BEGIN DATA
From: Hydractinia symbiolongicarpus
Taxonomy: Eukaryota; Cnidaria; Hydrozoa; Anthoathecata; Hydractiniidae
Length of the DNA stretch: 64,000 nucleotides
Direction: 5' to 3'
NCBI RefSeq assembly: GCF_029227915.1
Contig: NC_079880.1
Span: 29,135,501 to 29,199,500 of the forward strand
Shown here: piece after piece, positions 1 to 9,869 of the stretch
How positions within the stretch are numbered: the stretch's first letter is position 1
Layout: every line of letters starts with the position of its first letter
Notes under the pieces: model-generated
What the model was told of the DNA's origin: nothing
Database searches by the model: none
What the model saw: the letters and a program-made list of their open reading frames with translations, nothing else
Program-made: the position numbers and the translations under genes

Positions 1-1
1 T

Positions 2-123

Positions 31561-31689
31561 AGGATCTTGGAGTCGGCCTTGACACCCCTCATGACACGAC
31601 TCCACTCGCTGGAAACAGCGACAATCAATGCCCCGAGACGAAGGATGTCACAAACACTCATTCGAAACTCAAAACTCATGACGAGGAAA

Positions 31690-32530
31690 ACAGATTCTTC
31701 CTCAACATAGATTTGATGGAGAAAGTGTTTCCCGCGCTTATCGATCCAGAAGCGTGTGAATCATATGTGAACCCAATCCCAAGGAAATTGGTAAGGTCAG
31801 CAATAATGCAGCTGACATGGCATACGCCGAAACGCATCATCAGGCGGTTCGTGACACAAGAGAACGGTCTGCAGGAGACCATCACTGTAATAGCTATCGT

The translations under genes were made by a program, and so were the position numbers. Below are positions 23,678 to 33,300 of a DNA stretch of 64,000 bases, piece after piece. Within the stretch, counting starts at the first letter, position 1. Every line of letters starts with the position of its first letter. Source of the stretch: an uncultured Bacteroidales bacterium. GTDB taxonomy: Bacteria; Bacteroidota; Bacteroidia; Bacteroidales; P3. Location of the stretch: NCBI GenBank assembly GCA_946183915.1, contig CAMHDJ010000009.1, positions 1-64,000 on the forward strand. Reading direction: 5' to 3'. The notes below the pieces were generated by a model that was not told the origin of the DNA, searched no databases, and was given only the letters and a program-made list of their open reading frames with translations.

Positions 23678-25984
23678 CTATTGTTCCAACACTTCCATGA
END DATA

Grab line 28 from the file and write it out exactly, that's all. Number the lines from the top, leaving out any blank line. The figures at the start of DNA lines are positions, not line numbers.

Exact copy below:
23678 CTATTGTTCCAACACTTCCATGA